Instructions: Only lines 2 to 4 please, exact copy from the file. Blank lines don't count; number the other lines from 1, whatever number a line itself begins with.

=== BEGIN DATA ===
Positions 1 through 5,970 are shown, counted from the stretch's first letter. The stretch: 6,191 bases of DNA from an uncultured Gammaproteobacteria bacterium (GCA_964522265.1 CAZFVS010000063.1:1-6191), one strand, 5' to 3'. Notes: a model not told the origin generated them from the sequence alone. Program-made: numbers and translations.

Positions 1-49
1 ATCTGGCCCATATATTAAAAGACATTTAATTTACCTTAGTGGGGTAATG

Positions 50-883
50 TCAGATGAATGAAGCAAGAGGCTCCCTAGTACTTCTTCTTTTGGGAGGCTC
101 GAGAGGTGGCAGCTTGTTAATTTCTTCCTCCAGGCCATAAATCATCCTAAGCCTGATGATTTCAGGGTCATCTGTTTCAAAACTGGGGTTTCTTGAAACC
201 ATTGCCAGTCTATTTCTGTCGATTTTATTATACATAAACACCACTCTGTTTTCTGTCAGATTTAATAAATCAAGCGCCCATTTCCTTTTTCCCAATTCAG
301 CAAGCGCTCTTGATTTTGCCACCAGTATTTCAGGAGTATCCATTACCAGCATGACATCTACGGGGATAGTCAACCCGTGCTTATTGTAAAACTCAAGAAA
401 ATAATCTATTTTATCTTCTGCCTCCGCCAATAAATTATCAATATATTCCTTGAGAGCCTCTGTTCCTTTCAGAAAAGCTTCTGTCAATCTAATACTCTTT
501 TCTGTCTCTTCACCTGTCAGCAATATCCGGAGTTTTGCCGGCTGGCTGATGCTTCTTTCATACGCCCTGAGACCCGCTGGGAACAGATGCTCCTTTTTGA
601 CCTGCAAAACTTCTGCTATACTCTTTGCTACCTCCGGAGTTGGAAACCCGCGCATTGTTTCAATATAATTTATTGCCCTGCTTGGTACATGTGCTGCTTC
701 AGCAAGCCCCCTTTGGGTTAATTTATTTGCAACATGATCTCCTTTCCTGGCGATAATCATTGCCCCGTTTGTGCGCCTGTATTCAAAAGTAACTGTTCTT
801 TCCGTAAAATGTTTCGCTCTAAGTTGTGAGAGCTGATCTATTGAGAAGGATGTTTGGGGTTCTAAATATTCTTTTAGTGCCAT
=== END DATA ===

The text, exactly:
Positions 1-49
1 ATCTGGCCCATATATTAAAAGACATTTAATTTACCTTAGTGGGGTAATG

Positions 50-883